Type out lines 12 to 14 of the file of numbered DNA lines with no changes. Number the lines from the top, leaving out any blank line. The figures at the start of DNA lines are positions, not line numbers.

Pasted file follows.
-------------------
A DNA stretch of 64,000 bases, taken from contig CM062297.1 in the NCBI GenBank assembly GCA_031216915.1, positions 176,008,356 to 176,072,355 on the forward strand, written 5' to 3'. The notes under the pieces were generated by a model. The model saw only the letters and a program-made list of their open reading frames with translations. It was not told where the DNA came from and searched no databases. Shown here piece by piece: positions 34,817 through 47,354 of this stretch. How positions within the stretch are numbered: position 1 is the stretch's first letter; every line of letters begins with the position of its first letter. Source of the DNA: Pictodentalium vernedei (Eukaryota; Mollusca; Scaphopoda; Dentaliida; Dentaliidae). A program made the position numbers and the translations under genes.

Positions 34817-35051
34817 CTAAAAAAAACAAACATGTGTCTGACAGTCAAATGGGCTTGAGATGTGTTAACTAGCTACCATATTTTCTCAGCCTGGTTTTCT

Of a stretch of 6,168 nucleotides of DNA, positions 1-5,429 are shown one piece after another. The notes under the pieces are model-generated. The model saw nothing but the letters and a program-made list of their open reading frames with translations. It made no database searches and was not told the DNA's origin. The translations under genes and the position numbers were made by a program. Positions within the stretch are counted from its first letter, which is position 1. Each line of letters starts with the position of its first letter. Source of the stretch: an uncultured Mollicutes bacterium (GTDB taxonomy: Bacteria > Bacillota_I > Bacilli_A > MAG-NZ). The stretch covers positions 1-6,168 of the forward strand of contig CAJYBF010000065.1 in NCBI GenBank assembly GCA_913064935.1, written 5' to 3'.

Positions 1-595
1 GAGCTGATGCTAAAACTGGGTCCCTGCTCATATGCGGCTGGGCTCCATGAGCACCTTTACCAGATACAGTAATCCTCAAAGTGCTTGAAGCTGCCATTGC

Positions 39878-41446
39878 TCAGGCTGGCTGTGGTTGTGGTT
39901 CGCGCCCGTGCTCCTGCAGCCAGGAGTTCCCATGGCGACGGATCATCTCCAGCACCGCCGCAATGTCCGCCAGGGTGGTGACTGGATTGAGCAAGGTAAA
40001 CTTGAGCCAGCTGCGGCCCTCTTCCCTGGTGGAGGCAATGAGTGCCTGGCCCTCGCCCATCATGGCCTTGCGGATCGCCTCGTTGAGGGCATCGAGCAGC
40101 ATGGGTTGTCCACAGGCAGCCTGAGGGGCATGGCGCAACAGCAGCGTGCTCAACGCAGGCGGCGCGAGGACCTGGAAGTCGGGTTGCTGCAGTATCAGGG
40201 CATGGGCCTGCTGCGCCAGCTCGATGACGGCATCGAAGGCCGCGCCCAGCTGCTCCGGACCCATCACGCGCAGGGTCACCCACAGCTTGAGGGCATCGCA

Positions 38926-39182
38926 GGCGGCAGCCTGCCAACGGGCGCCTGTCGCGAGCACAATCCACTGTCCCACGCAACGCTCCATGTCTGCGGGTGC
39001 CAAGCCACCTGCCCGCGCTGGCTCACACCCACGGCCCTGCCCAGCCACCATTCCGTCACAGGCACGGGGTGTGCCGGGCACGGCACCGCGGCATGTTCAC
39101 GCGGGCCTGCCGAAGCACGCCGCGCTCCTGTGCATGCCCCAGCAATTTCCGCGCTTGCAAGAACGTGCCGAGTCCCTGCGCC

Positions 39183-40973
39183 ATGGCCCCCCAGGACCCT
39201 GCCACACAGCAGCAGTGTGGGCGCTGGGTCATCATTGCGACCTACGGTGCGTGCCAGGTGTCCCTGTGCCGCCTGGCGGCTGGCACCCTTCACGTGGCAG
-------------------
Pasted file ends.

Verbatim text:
40201 CATGGGCCTGCTGCGCCAGCTCGATGACGGCATCGAAGGCCGCGCCCAGCTGCTCCGGACCCATCACGCGCAGGGTCACCCACAGCTTGAGGGCATCGCA

Positions 38926-39182
38926 GGCGGCAGCCTGCCAACGGGCGCCTGTCGCGAGCACAATCCACTGTCCCACGCAACGCTCCATGTCTGCGGGTGC